Meningococcal Disease

Meningococcal is a rare but often life-threatening disease found in children under five, older adolescents and young adults.

Immunisation Coalition

About Meningococcal Disease

Meningococcal disease is a rare but often life-threatening disease caused by the bacterium Neisseria meningitidis (commonly known as meningococcus). There are 13 strains of meningococcus. The strains that worldwide are the most common cause of disease are A, B, C, W and Y.

There has been a recent increase in strain W since 2013, which now makes up almost half of Australian cases.

Most meningococcal disease occurs in children aged under five years of age and in older adolescents and young adults.1

Doctoring Little Mermaid (2015)

Watch the documentary 'Doctoring Little Mermaid'

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1. Meningococcal vaccines for Australians/NCIRS Fact sheet: March 2017

Meningococcal Disease Symptoms

People with meningococcal disease can become extremely unwell very quickly. They may feel sicker than they have ever felt before. After being infected, it usually takes one to ten days for symptoms to appear.

The possible symptoms are:

  • fever
  • rash of red-purple pinpricks or bruises
  • headache
  • neck stiffness
  • photophobia (sensitivity to light)
  • muscle aches
  • cold hands and feet
  • confusion
  • irritability
  • joint pain
  • nausea and vomiting

How Meningococcal Disease Spreads

Meningococcus is only carried and passed on by humans. It is spread by coughing, sneezing and regular, close, prolonged household or intimate contact with infected secretions from the back of the nose and throat. The bacteria can only survive a few seconds outside the body so they cannot be picked up from the environment.

Carriage rates are highest in older teenagers.

Meningococcal Disease Complications

People with meningococcal disease could develop a number of conditions:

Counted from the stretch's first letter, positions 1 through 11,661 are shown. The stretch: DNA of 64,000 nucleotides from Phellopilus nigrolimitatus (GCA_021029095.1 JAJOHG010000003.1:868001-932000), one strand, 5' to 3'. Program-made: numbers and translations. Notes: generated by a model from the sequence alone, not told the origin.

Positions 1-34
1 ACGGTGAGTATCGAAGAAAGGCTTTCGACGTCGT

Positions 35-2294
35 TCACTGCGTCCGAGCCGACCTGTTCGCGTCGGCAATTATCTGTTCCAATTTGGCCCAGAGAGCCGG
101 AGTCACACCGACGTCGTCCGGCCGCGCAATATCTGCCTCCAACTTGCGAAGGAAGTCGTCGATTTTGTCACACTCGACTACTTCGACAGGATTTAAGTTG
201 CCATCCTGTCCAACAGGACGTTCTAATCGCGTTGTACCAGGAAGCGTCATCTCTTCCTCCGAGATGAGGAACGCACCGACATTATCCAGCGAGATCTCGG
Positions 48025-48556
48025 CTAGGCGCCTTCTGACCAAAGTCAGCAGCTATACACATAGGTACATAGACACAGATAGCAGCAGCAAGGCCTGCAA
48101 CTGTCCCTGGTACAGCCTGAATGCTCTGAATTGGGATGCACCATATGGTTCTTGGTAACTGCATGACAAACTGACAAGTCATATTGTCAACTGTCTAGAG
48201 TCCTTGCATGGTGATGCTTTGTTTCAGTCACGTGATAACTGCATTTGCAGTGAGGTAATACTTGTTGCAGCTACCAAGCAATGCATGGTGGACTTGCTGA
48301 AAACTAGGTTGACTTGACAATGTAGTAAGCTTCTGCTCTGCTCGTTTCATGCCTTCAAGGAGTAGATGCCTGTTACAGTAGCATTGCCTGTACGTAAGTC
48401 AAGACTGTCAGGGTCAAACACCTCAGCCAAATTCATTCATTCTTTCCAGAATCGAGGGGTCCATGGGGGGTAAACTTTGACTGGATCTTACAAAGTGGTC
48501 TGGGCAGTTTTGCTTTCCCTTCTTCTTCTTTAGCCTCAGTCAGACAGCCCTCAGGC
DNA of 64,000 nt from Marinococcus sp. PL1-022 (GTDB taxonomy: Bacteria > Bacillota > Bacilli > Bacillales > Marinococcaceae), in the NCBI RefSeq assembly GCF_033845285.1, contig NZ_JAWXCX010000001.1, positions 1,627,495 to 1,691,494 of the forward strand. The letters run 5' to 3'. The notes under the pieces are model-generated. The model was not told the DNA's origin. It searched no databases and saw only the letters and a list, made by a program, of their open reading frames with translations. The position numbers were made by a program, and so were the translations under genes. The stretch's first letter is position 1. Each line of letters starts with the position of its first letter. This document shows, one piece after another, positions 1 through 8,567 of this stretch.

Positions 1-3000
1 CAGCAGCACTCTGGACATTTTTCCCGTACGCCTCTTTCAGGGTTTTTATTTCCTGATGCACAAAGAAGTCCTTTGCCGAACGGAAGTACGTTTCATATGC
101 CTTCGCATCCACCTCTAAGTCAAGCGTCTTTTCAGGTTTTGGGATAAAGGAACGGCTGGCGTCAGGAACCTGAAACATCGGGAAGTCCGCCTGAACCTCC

• An infection of the lining around the brain (meningitis)
  • An infection of the blood (septicaemia)
  • Joint infection (arthritis)
  • Lung infection (pneumonia)
  • Permanent brain damage
  • Death in up to 10%2

1 in 5 people3 who recover may have lingering health problems. Many of the problems get better with time. Some of the issues experienced are:

  • Skin scarring (1 in 30)
  • Limb deformity
  • Deafness
  • Blurring and double vision
  • Learning difficulties

Lachlan’s story (2024)

A parent’s perspective (2024)

Sumeyra’s story (2018)


Sumeyra contracted Meningococcal disease, a sometimes life-threatening illness when she was 20 years old. She had to be placed in a medically induced coma. Luckily Sumeyra survived, but she still suffers from the effects of Meningococcal disease today.

3 Meningococcal Australia The Facts 2014 Accessed 8 August 2017

Meningococcal Disease Prevention

Immunisation is the best protection against meningococcal disease.

Who should get immunised?

Quadrivalent meningococcal disease vaccine protects against strains A, C, W and Y. It is part of the National Immunisation Program and is free for

  • children aged 12 months
  • adolescents between 14-19 years of age
  • those with aspen/hyposplenia, complement deficiency or on eculizumab treatment
  • Aboriginal and Torres Strait Islander children at 12 months and for adolescents 15 – 19 years of age

Vaccine is also available as a private prescription for:

  • some travel destinations, occupations and medical conditions
  • anyone wanting to protect themselves or their family from these strains of meningococcal disease4,5 (available for anyone over 6 weeks of age*)

Meningococcal B vaccine is available on private prescription for:

  • infants, young children, adolescents, young adults living close together, some medical conditions and occupations
  • anyone  wanting to protect themselves or their family from this strain of meningococcal (available for anyone over 6 weeks of age*)

* MenBV is registered for use from 2 months of age. However, the 1st dose can be given as early as 6 weeks of age to align with the schedule for other routine infant vaccines.

From 1 October 2018 Meningococcal B vaccinations in a phased implementation in South Australia. From 1st July 2020, see here.

Meningococcal C disease is now very well controlled with only a handful of cases per year.

5 Meningococcal vaccines for Australians/NCIRS Fact sheet: 1 July 2020

Meningococcal Disease Treatment

If meningococcal disease is suspected, an antibiotic (usually penicillin) is given immediately by injection. People with meningococcal disease are almost always admitted to hospital and may require admission to an intensive care unit.

More Meningococcal Disease Information

Watch: Video featuring Professor Robert Booy